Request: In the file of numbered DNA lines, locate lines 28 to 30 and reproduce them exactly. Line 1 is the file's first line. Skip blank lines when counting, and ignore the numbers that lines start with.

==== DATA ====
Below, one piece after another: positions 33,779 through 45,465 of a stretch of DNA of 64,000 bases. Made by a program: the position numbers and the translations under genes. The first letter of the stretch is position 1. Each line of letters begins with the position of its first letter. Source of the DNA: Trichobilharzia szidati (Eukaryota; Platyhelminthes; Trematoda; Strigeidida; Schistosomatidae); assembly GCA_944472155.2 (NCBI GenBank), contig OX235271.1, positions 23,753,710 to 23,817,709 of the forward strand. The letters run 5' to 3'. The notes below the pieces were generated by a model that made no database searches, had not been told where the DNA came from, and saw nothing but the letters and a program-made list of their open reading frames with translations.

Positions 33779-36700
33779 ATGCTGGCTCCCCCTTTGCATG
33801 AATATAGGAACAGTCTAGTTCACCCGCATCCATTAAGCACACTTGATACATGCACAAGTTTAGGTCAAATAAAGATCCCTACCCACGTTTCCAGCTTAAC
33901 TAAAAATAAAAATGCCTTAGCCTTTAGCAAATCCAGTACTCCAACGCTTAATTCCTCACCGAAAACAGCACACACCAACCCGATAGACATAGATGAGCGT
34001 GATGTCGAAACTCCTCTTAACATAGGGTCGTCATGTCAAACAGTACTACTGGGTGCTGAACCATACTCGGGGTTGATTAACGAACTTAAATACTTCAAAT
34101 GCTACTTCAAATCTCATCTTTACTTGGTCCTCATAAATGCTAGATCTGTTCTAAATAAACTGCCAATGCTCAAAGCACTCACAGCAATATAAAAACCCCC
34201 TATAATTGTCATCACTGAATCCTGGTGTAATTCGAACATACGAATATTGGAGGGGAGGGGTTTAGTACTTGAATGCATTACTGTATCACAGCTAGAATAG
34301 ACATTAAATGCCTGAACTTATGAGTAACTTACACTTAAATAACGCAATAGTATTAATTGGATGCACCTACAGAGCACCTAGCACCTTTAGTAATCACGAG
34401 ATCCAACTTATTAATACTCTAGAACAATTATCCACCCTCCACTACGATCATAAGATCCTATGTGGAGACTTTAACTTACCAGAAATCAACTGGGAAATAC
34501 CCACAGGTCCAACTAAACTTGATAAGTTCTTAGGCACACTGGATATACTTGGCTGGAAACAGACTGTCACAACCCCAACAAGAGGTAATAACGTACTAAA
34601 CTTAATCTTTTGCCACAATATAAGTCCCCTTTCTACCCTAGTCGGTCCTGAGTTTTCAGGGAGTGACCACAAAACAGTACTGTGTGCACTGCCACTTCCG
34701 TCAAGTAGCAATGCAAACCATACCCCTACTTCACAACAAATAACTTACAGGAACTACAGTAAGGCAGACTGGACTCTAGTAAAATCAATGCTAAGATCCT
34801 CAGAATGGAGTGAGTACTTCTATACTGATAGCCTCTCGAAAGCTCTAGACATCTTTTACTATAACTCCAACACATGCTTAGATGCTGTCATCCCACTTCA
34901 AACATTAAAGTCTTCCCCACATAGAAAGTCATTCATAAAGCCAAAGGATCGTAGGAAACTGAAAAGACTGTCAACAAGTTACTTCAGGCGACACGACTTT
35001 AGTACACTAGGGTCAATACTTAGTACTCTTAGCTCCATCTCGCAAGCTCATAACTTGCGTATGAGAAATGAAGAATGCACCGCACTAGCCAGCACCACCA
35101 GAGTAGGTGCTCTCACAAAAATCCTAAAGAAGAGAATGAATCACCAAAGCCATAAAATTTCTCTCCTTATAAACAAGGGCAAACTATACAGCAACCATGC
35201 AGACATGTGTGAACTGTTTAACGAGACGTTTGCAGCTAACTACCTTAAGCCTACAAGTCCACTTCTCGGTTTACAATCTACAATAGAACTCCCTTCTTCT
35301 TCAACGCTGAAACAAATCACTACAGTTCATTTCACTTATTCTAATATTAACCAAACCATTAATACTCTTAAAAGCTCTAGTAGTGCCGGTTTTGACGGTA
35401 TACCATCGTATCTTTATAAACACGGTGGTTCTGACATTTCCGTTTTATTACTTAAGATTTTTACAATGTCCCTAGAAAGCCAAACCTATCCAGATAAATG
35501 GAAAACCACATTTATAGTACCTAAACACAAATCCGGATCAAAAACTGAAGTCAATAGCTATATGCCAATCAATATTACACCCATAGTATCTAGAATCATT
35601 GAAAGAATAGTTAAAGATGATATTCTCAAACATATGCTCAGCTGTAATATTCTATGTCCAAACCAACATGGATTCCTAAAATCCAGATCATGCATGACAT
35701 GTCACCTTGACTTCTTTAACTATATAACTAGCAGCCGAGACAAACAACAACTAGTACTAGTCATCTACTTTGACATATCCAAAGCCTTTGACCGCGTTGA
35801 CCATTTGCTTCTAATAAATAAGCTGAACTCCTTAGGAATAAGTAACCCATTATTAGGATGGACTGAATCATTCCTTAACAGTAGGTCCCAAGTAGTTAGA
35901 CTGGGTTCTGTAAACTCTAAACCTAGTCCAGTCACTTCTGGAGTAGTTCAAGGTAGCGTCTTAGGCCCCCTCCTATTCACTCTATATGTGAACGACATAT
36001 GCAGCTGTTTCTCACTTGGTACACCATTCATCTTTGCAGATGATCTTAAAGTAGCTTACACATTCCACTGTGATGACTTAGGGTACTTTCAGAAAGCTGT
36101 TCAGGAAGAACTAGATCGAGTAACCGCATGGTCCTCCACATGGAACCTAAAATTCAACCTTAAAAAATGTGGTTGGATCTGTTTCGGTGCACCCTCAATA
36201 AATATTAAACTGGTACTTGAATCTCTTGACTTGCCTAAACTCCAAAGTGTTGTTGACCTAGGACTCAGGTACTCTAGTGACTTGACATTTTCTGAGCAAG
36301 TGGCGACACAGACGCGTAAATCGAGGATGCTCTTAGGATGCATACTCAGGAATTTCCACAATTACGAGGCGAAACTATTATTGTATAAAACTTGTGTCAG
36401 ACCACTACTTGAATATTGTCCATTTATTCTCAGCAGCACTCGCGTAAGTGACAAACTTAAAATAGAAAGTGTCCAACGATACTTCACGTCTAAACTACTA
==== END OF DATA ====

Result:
36201 AATATTAAACTGGTACTTGAATCTCTTGACTTGCCTAAACTCCAAAGTGTTGTTGACCTAGGACTCAGGTACTCTAGTGACTTGACATTTTCTGAGCAAG
36301 TGGCGACACAGACGCGTAAATCGAGGATGCTCTTAGGATGCATACTCAGGAATTTCCACAATTACGAGGCGAAACTATTATTGTATAAAACTTGTGTCAG
36401 ACCACTACTTGAATATTGTCCATTTATTCTCAGCAGCACTCGCGTAAGTGACAAACTTAAAATAGAAAGTGTCCAACGATACTTCACGTCTAAACTACTA